Mar 13th, 2018

Disability Benefits for Coronary Heart Disease

Fred London Law 0 Comments Social Security Disability

The Social Security Administration (SSA) does allow disability benefits for coronary heart disease, as well as for several types of common heart problems and diseases. Keep in mind that the focus of SSA disability is a work-based focus, meaning they look at whether your ability to work is impacted by your heart disease.

Disability Benefits for Coronary Heart Disease

With coronary heart disease, also called coronary artery disease (CAD), your heart has reduced capacity; the heart muscle is not getting enough oxygen to work effectively, so pumping is compromised.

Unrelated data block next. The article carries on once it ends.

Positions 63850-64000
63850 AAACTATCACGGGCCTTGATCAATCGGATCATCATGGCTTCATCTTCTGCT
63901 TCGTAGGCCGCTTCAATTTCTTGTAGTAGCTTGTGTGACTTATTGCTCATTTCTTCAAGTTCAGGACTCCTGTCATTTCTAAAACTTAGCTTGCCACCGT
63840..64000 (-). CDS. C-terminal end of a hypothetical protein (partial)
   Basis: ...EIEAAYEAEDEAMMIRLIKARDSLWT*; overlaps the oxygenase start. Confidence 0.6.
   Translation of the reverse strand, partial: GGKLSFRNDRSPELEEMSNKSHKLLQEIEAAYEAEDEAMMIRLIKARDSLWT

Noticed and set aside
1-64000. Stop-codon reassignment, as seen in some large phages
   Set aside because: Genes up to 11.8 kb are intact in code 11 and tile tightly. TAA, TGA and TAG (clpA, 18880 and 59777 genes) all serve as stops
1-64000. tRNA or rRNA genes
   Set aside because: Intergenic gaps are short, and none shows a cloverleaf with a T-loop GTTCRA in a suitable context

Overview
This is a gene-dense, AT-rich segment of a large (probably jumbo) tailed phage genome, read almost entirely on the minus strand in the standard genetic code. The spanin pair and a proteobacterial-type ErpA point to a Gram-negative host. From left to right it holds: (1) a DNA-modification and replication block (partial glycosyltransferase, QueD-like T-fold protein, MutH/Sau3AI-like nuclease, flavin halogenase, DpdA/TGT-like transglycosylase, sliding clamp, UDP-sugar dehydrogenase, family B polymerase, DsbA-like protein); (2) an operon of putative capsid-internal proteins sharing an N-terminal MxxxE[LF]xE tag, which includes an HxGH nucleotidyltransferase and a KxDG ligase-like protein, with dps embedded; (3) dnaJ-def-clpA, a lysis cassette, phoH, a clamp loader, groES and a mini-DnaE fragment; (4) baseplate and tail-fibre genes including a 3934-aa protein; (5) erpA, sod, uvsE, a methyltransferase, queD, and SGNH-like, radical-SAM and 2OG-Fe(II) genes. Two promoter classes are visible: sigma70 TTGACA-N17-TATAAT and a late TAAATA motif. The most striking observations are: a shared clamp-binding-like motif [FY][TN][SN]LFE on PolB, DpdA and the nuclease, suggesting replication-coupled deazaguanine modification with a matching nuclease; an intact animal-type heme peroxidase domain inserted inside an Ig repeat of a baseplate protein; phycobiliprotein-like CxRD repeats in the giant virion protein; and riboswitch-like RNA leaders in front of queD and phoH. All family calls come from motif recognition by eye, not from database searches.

SSA does need medical evidence of your CAD. Common tests include EKGs, cardiac imaging tests and exercise stress tests. All of these tests measure your heart’s condition to pump. The SSA also wants to see physician notes about any restrictions your doctor has you on, such as limiting exertion, exercise or heavy lifting. These test results are very important to the SSA in making their determination, so include everything possible for as long of a history as you possibly can. For example, evidence of an EKG will show lack of oxygen to the heart muscle, and results of a treadmill exercise tolerance test (ETT) (stress test) will show how much exertion you can do before having chest pain or shortness of breath. The SSA has very specific guidelines for disability, including the number of ischemic attacks you’ve had in the last year, values for the ejection fraction in your heart, and a specific level of result for the stress test.